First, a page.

While the use of the new forms is not mandatory (at least in a Part XIII context), the new forms represent the level of due diligence that the Canada Revenue Agency believes is appropriate for persons making payments to non-residents when treaty reductions may be applicable. What is troubling, however, is that even when the payer obtains the relevant form from the non-resident and relies on it in good faith to withhold at a treaty-reduced rate, the Canada Revenue Agency will not relieve the payer from potential liability if it transpires for any reason that a higher amount should have been withheld. While it appears that the Canada Revenue Agency may be prepared to waive interest and penalties in such circumstances, that seems to be the limit of any substantive legal protection that a payer which obtains and relies on the new forms can expect.(9)

As such, the new forms serve primarily as an information-gathering tool for payers of amounts subject to Part XIII withholding and as a necessary (although not necessarily sufficient) demonstration of due diligence to support an application for the waiver of interest and penalties should the amount withheld emerge to be insufficient. The new forms (and the pending amendments to IC76-12) also represent a useful expression of Canada Revenue Agency administrative and interpretive policy in what can be a confusing area of the law, and in this regard are helpful to review even before the extended transition period expires (indeed, the stated purpose of the extension is to give payers more time to align their information-gathering systems and withholding procedures with the new policy). In particular, when payments are being made to a partnership or hybrid entity, the examples contained in the relevant new forms usefully illustrate the Canada Revenue Agency's interpretation of the entitlement to treaty benefits.(10)

It would be desirable for the Canada Revenue Agency to publicly state that a payer which obtains and relies on the relevant new form will not generally be subject to liability for underwithholding, although perhaps the Canada Revenue Agency may not be willing to make such a general statement. The potential remains for the Canada Revenue Agency to provide relief on a case-by-case basis, and so as a practical matter a payer of amounts subject to treaty-reduced withholding which does not come within the extended transitional relief should generally use the new forms (or simply withhold without regard to any potential treaty reductions, and let the non-resident recipient file a refund claim with the Canada Revenue Agency).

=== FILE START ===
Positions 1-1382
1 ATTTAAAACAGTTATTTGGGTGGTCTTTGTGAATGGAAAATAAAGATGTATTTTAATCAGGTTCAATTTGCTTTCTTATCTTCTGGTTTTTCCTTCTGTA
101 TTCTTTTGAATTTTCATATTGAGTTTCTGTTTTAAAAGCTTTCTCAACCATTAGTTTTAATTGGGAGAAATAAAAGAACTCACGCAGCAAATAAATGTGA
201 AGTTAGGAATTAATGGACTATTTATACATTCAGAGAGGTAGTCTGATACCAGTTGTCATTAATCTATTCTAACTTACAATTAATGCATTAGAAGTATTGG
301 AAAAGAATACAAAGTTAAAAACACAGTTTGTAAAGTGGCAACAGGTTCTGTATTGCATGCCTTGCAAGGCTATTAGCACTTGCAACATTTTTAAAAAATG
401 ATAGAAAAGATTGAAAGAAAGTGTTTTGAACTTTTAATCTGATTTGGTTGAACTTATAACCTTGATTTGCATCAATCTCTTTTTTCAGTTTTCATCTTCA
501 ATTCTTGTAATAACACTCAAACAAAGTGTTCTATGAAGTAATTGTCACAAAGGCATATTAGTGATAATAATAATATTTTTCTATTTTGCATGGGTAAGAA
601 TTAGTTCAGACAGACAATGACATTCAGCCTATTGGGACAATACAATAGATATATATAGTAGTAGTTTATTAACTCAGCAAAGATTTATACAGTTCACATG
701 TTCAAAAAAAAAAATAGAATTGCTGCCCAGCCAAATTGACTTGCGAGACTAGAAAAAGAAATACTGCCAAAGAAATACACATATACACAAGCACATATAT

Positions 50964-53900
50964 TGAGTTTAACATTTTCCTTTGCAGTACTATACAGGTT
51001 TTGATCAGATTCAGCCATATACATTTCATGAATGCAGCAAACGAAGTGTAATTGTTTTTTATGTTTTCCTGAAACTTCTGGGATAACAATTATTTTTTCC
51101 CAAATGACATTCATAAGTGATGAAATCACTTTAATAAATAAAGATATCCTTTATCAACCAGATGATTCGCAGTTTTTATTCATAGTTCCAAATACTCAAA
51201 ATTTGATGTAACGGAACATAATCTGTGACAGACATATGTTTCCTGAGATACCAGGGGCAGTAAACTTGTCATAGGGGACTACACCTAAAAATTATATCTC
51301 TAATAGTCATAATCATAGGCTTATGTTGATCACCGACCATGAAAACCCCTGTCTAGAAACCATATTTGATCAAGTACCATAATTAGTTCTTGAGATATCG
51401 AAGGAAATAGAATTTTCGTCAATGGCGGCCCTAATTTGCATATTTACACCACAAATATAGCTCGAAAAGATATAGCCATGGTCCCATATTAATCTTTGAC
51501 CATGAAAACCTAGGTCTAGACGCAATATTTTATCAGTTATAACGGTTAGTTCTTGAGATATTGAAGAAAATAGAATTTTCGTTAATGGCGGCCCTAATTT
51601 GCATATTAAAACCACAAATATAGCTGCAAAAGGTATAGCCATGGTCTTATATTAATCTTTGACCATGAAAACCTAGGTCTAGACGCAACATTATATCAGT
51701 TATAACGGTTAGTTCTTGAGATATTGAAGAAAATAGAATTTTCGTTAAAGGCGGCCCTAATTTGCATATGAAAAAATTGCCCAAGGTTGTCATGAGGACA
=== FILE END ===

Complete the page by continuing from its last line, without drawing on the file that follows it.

For further information on this topic please contact Steve Suarez at Borden Ladner Gervais LLP by telephone (+1 416 367 6702), fax (+1 416 361 2729) or email ([email protected]).


(1) See Suarez, S and Gaskell, D, ''Canada's Revised Section 116 Regime for Non-resident Vendors", Tax Notes International, January 26 2009, p321, Doc 2008-27299 or 2009 WTD 16-10.

(2) Referred to as Regulation 105 withholding; discussed in Suarez and Gaskell, ''Withholding Decision Creates Windfall for Revenue Agency'', Tax Notes International, August 24 2009, p600, Doc 2009-18302 or 2009 WTD 155-4.

(3) For example, a payment made to someone identified as an agent or nominee, possession of contrary information, or a discrepancy between the mailing address and the recipient's registered address.

(4) See Form NR301 is for use by recipients that are corporations or individuals. Form NR302 is for use by a recipient that is a partnership, while Form NR303 is for use by a recipient that is a hybrid entity (that is, a foreign entity other than a partnership whose income is taxed at the member or beneficiary level, such as a limited liability company that is fiscally transparent under US tax law).

(5) See

(6) See

(7) Included in these pending revisions is the statement that:

"Payments made to CDS Clearing and Depository Services Inc (CDS) on securities registered in the name of Cede & Co are made without withholding tax. Tax will be withheld by CDS based on information received from the Depository Trust Company (DTC) and collected by DTC's participants."

(8) In the case of non-resident vendors seeking a certificate of compliance from the Canada Revenue Agency for Section 116 withholding purposes in reliance on a treaty exemption, the relevant NR form would be sent to the Canada Revenue Agency along with Form T2062 or T2062A.

(9) This was the essence of the Canada Revenue Agency's reply to this question at the Canada Revenue Agency roundtable at the International Fiscal Association (Canadian Branch) meeting in Toronto, May 20 2011. The Canada Revenue Agency representative did comment that the Canada Revenue Agency could, on a case-by-case basis, decide whether to assess the payer, the recipient or both for any deficiency in withholding.

(10) For example, Form NR302 illustrates that when a payment is made to a partnership that has both Canadian resident and non-Canadian resident members, no Part XIII withholding need be made to the extent of the Canadian resident partners' interests in the partnership. This represents a change from the Canada Revenue Agency's previous practice.

An earlier version of this update first appeared in Tax Notes International, February 27 2012.